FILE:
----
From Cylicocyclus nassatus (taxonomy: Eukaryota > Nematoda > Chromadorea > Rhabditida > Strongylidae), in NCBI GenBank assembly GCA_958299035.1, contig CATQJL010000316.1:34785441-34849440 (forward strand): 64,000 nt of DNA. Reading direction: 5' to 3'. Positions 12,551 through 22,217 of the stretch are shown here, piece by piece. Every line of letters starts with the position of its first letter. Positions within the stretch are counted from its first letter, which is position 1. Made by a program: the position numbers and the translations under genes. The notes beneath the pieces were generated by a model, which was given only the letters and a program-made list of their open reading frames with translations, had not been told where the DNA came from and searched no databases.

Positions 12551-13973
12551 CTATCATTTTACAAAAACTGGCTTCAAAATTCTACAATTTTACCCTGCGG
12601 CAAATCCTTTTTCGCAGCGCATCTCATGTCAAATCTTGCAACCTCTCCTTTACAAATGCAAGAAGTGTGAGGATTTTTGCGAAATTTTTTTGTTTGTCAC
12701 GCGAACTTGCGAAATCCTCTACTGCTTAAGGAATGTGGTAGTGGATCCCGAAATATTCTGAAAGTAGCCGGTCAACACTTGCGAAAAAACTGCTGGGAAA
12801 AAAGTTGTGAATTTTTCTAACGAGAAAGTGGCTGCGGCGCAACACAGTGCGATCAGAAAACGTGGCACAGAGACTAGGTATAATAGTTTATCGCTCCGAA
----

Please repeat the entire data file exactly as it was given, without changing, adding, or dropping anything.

From Cylicocyclus nassatus (taxonomy: Eukaryota > Nematoda > Chromadorea > Rhabditida > Strongylidae), in NCBI GenBank assembly GCA_958299035.1, contig CATQJL010000316.1:34785441-34849440 (forward strand): 64,000 nt of DNA. Reading direction: 5' to 3'. Positions 12,551 through 22,217 of the stretch are shown here, piece by piece. Every line of letters starts with the position of its first letter. Positions within the stretch are counted from its first letter, which is position 1. Made by a program: the position numbers and the translations under genes. The notes beneath the pieces were generated by a model, which was given only the letters and a program-made list of their open reading frames with translations, had not been told where the DNA came from and searched no databases.

Positions 12551-13973
12551 CTATCATTTTACAAAAACTGGCTTCAAAATTCTACAATTTTACCCTGCGG
12601 CAAATCCTTTTTCGCAGCGCATCTCATGTCAAATCTTGCAACCTCTCCTTTACAAATGCAAGAAGTGTGAGGATTTTTGCGAAATTTTTTTGTTTGTCAC
12701 GCGAACTTGCGAAATCCTCTACTGCTTAAGGAATGTGGTAGTGGATCCCGAAATATTCTGAAAGTAGCCGGTCAACACTTGCGAAAAAACTGCTGGGAAA
12801 AAAGTTGTGAATTTTTCTAACGAGAAAGTGGCTGCGGCGCAACACAGTGCGATCAGAAAACGTGGCACAGAGACTAGGTATAATAGTTTATCGCTCCGAA